If you are the mentoree, this 360 degree relationship will probably challenge you to think differently. You aren't a helpless baby bird waiting for momma to come feed you. You bring a lot to the table.


Yes, all good mentoring relationships start with being specific about the help you would like. But, that very question recognizes that there are other areas of life where you have experiences and insights of tremendous value. I am asking you to believe that if God brings you into a mentoring relationship, there are things he's deposited in you which will bring great value to your mentor.


Ask your mentor about the "unfinished stuff" in his or her life. Be curious about things they are working on, things they are learning, puzzles they can't solve, questions they struggle with, etc. When you hear something that intrigues you, why not offer to work on that together--as equal partners in a project? When you hear something you don't think you agree with, you have agency, so speak up and talk about it.




In an earlier era, mentoring was purely top down. Mentors had the answers, the expertise, the secrets of life and success. In an information age, all of us have access to more information that we will ever need. We can find YouTube videos that show us how to do almost anything we can imagine.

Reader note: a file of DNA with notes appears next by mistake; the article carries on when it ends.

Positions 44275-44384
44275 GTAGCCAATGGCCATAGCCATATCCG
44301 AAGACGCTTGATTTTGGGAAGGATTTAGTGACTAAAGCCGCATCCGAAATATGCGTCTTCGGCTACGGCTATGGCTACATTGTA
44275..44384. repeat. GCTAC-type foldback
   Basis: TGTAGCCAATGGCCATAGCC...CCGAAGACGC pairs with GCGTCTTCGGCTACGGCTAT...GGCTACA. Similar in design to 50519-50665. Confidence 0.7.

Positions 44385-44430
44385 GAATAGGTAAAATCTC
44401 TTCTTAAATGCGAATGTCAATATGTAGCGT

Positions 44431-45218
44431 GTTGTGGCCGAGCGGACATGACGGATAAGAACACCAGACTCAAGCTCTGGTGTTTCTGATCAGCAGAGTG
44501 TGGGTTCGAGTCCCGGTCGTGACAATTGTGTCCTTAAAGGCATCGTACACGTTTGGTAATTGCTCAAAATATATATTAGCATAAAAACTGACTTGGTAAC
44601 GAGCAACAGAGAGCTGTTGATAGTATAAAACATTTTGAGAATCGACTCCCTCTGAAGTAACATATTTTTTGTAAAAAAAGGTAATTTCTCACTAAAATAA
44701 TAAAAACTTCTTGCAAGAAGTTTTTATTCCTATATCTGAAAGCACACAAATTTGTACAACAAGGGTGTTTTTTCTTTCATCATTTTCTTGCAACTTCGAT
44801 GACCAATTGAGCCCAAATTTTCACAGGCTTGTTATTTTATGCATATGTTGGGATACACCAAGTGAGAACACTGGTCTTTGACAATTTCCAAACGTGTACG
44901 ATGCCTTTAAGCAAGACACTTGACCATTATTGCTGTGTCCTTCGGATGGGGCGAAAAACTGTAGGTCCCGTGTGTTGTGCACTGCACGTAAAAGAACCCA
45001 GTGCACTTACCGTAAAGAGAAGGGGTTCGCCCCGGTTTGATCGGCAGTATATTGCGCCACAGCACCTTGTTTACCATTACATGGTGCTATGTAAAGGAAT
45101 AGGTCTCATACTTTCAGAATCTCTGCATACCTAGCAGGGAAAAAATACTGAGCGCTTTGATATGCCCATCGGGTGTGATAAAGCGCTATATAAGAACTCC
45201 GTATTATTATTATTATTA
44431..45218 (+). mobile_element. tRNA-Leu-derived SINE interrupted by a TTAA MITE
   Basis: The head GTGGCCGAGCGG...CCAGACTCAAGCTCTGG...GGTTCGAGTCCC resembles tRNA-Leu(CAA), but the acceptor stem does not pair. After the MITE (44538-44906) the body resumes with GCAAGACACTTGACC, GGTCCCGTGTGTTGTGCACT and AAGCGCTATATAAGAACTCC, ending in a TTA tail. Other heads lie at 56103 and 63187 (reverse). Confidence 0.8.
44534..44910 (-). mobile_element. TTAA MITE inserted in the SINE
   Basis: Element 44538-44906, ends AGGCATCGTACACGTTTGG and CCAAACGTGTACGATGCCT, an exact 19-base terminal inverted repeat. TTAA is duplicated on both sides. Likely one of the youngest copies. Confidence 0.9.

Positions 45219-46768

We don't need mentors who will feed us. We need partners who will walk with us and help us sort through the deluge of information already at hand. We benefit most from those partners who will draw out of us the answers and insights we've already discovered. We need people who will live into the give and take of dynamic relationship. Mentors and mentorees who embrace the 360 degree of their relationship will actually breathe life into one another.



So… What relationships are you already in that could be tweaked?

Who is within reach that you could invite into a 360 degree mentoring relationship?




For More on Mentoring, see: 3Q's to Unlock Your Mentoring Relationships



Pastor Yoda Photo: https://www.reddit.com/r/funny/comments/hm038t/pastor_yoda/

White%20Planes%20for%20dark%20bkgrd%20Lo
SIGN UP AND STAY UPDATED!

© 2020 by Gary Mayes